Wednesday, 24 August 2011

Mind Your Head

Libyan rebels have celebrated their advance into Colonel Gaddafi's former base at Tripoli by firing their guns into the air. Usually it’s the good old Russian AK-47, global automatic firearm of choice for revolutionaries. Shooting a weapon into the sky to express triumph and euphoria is popular across much of the world, particularly in 'dry' countries where you can't get pissed off your head by way of merriment. But it’s also a potentially fatal activity which regularly results in the deaths of bystanders.

After Iraq's football team had defeated Vietnam in 2007's Asia Cup, amid widespread gunshots as fans celebrated in Baghdad three people were killed. Triumphant gunfire across Kuwait at the end of the 1991 Gulf War was blamed for 20 deaths.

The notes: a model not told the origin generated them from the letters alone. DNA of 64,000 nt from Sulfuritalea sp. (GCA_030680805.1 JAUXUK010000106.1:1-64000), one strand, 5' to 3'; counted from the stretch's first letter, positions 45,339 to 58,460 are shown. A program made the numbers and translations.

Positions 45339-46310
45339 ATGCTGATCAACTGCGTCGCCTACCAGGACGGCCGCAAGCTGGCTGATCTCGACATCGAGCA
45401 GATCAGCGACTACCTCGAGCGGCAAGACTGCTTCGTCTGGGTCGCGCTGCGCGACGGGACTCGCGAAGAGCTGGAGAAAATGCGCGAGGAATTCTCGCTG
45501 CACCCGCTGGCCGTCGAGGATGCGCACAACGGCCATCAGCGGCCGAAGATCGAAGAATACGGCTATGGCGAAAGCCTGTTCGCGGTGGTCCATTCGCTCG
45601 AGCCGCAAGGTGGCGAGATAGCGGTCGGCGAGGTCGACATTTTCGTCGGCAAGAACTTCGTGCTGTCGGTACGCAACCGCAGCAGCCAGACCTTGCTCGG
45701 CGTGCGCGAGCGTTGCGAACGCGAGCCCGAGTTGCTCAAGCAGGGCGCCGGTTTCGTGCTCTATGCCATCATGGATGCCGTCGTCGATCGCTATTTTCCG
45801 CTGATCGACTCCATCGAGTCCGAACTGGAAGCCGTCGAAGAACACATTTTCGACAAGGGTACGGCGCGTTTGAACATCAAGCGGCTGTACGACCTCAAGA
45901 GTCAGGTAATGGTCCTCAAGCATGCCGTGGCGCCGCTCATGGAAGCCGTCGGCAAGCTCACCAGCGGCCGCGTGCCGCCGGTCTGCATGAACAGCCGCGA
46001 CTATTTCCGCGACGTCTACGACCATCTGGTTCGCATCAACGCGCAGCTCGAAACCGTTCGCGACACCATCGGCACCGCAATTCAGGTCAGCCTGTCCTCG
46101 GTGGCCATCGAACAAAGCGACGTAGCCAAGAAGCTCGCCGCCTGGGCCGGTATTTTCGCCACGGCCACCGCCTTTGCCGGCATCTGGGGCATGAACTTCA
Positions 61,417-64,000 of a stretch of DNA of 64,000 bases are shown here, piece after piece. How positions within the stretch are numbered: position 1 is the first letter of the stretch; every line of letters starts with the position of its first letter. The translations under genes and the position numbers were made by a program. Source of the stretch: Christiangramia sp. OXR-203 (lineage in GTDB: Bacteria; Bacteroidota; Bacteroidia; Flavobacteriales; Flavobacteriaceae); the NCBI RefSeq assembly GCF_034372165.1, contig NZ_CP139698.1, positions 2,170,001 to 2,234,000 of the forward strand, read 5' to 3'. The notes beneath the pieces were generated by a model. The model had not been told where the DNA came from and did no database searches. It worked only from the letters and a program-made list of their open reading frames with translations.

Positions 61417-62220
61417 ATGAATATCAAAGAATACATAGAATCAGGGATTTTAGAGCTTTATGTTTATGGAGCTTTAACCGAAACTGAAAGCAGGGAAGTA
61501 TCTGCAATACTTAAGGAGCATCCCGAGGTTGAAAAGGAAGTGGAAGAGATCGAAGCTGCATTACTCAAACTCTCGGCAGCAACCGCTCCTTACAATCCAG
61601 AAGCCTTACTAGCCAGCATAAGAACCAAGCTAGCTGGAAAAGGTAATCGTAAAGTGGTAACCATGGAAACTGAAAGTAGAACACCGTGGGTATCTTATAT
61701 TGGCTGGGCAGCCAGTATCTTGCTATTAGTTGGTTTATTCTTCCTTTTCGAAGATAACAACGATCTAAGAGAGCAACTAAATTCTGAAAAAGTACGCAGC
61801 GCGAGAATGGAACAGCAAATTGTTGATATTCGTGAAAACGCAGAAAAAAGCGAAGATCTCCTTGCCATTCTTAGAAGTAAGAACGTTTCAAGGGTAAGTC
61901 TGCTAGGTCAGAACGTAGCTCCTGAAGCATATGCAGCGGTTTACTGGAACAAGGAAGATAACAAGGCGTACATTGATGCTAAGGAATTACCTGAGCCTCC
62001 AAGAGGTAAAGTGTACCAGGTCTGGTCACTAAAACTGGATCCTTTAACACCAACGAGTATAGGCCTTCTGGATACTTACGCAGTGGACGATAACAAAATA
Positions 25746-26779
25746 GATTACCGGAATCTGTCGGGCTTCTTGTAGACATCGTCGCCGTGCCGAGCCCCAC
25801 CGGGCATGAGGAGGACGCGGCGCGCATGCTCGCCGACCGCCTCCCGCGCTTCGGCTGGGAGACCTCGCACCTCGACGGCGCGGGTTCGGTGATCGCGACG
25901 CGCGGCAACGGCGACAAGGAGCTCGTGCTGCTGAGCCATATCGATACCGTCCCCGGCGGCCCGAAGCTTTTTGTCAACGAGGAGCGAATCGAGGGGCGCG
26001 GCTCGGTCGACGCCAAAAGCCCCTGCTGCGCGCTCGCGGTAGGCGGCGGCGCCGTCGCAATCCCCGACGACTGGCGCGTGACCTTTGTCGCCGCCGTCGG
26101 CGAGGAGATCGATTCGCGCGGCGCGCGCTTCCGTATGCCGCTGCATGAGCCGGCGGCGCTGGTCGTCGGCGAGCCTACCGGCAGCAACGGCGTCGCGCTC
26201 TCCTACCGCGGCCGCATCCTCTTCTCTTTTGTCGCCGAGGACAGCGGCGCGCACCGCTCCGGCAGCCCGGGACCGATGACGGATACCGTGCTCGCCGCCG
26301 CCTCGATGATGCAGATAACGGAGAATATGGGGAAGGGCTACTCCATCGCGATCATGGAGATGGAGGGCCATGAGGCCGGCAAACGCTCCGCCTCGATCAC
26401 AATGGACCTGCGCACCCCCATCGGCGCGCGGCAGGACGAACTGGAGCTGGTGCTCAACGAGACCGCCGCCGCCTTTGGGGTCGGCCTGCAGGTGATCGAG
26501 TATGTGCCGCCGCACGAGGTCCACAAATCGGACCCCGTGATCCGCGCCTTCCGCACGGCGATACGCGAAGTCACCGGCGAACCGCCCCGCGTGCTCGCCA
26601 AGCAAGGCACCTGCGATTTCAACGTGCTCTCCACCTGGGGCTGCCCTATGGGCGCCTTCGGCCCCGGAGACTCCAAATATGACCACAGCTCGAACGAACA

In 2010 three people in the Philippines died due to stray bullets fired to welcome New Year's Eve. That year too, a Turkish bridegroom killed three relatives when he loosed off an AK-47 at his wedding.

Such were the problems in Macedonia that the government there ran a poster campaign with the slogan "Bullets Are Not Greeting Cards - Celebrate Without Weapons." Ahead of New Year's Eve 2005, Serbian authorities warned their citizens that "every bullet that is fired up must come down."

Studies suggest that, although the velocity of a falling bullet is lower than that of a round which has just been fired, it’s still sufficient to be fatal. On the evidence above, more than merely a suggestion surely.

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